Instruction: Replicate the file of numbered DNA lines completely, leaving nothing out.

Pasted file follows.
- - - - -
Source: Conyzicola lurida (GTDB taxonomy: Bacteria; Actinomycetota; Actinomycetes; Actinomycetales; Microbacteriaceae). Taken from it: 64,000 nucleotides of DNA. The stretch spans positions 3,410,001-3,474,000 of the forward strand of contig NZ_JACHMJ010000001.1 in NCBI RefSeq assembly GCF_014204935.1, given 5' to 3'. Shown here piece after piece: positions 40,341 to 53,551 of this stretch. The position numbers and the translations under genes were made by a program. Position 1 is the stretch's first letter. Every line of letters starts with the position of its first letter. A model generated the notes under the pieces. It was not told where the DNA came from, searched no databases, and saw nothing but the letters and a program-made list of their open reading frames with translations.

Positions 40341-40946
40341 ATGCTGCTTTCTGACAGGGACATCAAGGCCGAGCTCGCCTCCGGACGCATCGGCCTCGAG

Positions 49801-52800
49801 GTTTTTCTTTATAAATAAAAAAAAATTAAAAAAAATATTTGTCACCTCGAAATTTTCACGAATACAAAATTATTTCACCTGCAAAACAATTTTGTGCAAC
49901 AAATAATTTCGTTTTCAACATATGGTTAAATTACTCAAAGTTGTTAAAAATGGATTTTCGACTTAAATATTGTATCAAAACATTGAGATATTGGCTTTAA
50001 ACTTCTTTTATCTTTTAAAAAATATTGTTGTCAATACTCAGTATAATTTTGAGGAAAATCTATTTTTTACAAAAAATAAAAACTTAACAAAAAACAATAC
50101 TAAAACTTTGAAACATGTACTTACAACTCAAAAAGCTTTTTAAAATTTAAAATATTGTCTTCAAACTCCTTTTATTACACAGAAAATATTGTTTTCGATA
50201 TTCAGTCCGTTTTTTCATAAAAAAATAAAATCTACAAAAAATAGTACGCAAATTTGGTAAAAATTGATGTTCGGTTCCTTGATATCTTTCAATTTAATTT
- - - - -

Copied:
Source: Conyzicola lurida (GTDB taxonomy: Bacteria; Actinomycetota; Actinomycetes; Actinomycetales; Microbacteriaceae). Taken from it: 64,000 nucleotides of DNA. The stretch spans positions 3,410,001-3,474,000 of the forward strand of contig NZ_JACHMJ010000001.1 in NCBI RefSeq assembly GCF_014204935.1, given 5' to 3'. Shown here piece after piece: positions 40,341 to 53,551 of this stretch. The position numbers and the translations under genes were made by a program. Position 1 is the stretch's first letter. Every line of letters starts with the position of its first letter. A model generated the notes under the pieces. It was not told where the DNA came from, searched no databases, and saw nothing but the letters and a program-made list of their open reading frames with translations.

Positions 40341-40946
40341 ATGCTGCTTTCTGACAGGGACATCAAGGCCGAGCTCGCCTCCGGACGCATCGGCCTCGAG

Positions 49801-52800
49801 GTTTTTCTTTATAAATAAAAAAAAATTAAAAAAAATATTTGTCACCTCGAAATTTTCACGAATACAAAATTATTTCACCTGCAAAACAATTTTGTGCAAC
49901 AAATAATTTCGTTTTCAACATATGGTTAAATTACTCAAAGTTGTTAAAAATGGATTTTCGACTTAAATATTGTATCAAAACATTGAGATATTGGCTTTAA
50001 ACTTCTTTTATCTTTTAAAAAATATTGTTGTCAATACTCAGTATAATTTTGAGGAAAATCTATTTTTTACAAAAAATAAAAACTTAACAAAAAACAATAC
50101 TAAAACTTTGAAACATGTACTTACAACTCAAAAAGCTTTTTAAAATTTAAAATATTGTCTTCAAACTCCTTTTATTACACAGAAAATATTGTTTTCGATA
50201 TTCAGTCCGTTTTTTCATAAAAAAATAAAATCTACAAAAAATAGTACGCAAATTTGGTAAAAATTGATGTTCGGTTCCTTGATATCTTTCAATTTAATTT